ritten in 1966 (just as overpopulation was becoming a known concern), this novel by Harry Harrison was the driving force behind the movie Soylent Green.
Focusing on the book (the whole cannibalism aspect is absent), we have detective Andy Rusch sharing a small tenement flat with Sol, a retired engineer who has cobbled together a bike-generator for their small fridge and TV. Andy has been assigned a case looking into the murder of a known racketeer – it’s thought to be the work of a new mob moving into New York (it’s actually the result of a frightened burglar who screwed up the job). Andy finds the racketeer’s apartment nothing short of heaven, including the “furniture”, a live-in girl named Shirl. Since the apartment is still paid for until the end of the month, Andy cohabits with the woman, who actually falls for the gritty detective. In the end, she follows him back to his squalid flat. Once Sol dies in a riot, a new family with too many kids is forcefully moved in with them. This proves too much for finer-things Shirl. She goes back to her call-girl ways. Andy’s life sinks lower when he solves the case that nobody cares about. Yes, it is a very bleak future (past?).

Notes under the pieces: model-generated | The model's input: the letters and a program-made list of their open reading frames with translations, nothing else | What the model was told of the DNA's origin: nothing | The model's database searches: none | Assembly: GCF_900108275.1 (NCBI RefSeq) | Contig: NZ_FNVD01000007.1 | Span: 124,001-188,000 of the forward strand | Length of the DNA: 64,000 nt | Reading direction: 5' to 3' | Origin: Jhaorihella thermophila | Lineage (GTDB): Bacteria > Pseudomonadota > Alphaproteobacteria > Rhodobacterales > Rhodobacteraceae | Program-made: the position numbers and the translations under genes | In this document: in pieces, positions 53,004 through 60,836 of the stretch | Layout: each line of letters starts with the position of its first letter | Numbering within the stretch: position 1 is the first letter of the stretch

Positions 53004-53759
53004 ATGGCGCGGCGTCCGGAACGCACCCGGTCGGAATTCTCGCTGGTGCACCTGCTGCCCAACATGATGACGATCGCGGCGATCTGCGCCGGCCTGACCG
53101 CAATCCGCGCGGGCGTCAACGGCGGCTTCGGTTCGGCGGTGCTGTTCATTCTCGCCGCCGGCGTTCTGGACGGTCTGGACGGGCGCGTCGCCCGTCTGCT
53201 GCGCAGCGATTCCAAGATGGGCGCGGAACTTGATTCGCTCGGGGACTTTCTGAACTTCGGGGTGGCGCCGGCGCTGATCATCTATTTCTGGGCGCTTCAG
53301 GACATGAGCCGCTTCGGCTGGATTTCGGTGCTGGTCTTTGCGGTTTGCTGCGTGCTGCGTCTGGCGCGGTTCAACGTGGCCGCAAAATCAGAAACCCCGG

Yes, the movie is good, too, in it’s way. It did not carry the idea of a boiling hellhole that the city has become (I was amazed by how white Charton Heston’s shirts were). As mentioned, the Soylent Green reveal is absent. Instead, the book is more focused on Andy’s relationship, his crummy job, and what its like to really, really be wedged in with too many bodies. Claustrophobic in the extreme. Worth a read.